Related: 6 Ways You're Unintentionally Making Your Anxiety Worse 

Decide if you want to return to your current school or transfer to a new one

Usually, when transferring schools, most people decide to go straight from one semester at one school to the next semester at a new school. But going through the transfer process while taking a semester off altogether is another way to go, and it may help you get a handle on the transfer process without making you want to lose your mind.

“I ended up taking the second semester of my freshman year off for a variety of reasons. My anxiety over the course of the year was getting worse and worse which was really distracting from my school work, and I realized the university I was at was not fitting my educational goals or career needs,” says Ray. “I decided that instead of spending the money on a semester of college I wasn’t thrilled about, I would take a Leave of Absence and use the time to explore other interests and focus on my mental health.” Taking a semester off while you figure out your transfer process will take some pressure off so you’re not filling out applications on top of trying to keep up with school work.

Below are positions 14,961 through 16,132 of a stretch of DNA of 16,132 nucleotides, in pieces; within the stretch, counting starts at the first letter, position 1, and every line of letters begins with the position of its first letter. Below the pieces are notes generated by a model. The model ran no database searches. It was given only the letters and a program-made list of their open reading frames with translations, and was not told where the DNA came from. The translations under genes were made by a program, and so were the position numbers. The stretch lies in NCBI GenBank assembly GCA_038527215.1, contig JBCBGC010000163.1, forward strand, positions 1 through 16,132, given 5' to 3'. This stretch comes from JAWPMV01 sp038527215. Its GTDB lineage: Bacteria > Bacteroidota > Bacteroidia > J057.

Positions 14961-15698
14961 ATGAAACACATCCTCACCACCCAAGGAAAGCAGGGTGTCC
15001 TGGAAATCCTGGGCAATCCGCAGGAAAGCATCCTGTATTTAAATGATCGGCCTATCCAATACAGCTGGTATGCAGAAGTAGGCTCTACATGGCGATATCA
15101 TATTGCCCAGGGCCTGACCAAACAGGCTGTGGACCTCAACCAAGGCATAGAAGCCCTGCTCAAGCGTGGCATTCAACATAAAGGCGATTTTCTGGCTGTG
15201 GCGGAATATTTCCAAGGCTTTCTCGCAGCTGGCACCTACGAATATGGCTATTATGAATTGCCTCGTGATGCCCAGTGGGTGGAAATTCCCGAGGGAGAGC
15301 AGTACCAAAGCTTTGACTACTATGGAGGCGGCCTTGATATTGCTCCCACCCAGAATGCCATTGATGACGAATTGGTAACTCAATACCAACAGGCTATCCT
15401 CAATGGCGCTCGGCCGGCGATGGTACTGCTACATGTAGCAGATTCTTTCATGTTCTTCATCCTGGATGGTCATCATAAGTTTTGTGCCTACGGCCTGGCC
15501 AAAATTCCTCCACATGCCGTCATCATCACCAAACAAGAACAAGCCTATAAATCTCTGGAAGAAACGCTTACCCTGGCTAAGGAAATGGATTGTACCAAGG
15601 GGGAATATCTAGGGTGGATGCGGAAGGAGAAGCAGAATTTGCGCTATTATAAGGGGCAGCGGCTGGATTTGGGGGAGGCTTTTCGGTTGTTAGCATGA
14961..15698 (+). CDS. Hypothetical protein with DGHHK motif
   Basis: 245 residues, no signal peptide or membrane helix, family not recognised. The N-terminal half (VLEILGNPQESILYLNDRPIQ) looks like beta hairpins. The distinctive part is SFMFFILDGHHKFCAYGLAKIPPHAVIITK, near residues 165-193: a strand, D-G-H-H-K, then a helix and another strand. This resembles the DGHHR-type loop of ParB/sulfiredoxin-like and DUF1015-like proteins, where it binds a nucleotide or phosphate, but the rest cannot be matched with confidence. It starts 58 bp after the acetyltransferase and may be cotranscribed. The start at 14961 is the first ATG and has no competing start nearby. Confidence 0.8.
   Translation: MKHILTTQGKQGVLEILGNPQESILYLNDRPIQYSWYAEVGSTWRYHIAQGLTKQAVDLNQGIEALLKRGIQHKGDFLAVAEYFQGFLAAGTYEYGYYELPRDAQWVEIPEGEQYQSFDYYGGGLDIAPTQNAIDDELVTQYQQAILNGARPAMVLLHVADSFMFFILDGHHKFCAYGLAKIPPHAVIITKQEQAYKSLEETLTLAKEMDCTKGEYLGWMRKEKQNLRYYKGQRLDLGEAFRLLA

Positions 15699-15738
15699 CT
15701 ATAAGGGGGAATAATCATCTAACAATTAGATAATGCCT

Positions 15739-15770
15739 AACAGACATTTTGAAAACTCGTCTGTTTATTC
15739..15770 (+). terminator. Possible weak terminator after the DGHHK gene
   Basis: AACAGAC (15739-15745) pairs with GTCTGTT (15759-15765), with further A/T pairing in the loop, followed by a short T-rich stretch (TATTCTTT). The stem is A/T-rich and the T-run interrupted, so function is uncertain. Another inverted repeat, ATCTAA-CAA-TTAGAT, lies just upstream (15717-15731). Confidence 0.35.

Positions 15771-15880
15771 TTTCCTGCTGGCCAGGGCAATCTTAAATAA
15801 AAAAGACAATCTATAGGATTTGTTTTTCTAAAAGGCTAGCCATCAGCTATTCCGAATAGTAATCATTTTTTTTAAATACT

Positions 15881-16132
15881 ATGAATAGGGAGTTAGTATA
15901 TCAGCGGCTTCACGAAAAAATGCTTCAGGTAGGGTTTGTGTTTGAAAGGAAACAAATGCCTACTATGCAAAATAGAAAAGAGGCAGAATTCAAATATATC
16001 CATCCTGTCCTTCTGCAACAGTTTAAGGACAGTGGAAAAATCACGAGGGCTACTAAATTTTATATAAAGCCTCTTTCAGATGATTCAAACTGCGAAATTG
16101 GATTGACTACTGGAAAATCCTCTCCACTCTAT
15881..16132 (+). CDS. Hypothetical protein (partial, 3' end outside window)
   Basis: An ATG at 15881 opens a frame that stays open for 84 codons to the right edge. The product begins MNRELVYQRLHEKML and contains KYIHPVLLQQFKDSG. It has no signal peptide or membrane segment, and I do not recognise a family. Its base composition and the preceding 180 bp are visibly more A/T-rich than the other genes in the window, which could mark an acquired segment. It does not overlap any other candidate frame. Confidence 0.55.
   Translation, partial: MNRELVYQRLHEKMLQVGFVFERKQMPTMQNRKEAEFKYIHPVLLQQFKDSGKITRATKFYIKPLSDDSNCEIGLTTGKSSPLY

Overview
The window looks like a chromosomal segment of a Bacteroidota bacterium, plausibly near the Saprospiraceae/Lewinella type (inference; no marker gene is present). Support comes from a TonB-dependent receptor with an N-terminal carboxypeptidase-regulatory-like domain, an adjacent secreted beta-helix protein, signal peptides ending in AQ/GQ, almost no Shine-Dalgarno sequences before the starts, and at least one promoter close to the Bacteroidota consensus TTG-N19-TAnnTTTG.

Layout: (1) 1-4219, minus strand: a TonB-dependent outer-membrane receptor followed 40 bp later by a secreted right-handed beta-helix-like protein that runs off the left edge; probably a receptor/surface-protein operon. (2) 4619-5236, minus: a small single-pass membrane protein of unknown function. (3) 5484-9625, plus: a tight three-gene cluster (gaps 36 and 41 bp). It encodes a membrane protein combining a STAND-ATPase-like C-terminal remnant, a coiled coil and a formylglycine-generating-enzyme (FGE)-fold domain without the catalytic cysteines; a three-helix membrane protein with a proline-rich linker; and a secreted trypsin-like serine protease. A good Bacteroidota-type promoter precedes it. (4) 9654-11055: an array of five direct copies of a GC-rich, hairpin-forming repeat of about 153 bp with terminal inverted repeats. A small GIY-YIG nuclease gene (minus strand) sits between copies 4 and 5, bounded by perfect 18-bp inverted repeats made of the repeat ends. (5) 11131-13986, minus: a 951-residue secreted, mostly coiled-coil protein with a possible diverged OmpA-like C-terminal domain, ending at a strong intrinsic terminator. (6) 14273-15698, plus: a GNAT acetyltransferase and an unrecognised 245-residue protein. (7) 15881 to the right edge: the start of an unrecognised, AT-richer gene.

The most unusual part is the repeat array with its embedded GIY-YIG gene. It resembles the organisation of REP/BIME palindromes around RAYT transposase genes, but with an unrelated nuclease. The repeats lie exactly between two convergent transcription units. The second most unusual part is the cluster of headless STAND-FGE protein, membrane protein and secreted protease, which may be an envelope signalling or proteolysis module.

If you have the time and the ability, get a job

Obviously, if you're taking a semester off for health reasons, getting a job isn't going to be a plausible options. After all, you're absolutely not expected to work the entire time your away from school (it’s called taking a semester off for a reason). But if you’re leaving school to focus on a transfer process, picking up a part-time job is a great way to save up money. Whether it takes some of the pressure off of paying for your next semester or just gives you a little extra pocket money, having a couple of shifts once or twice a week will give you a reason to leave the house and help you feel like you’re accomplishing something.

Figure out your return plan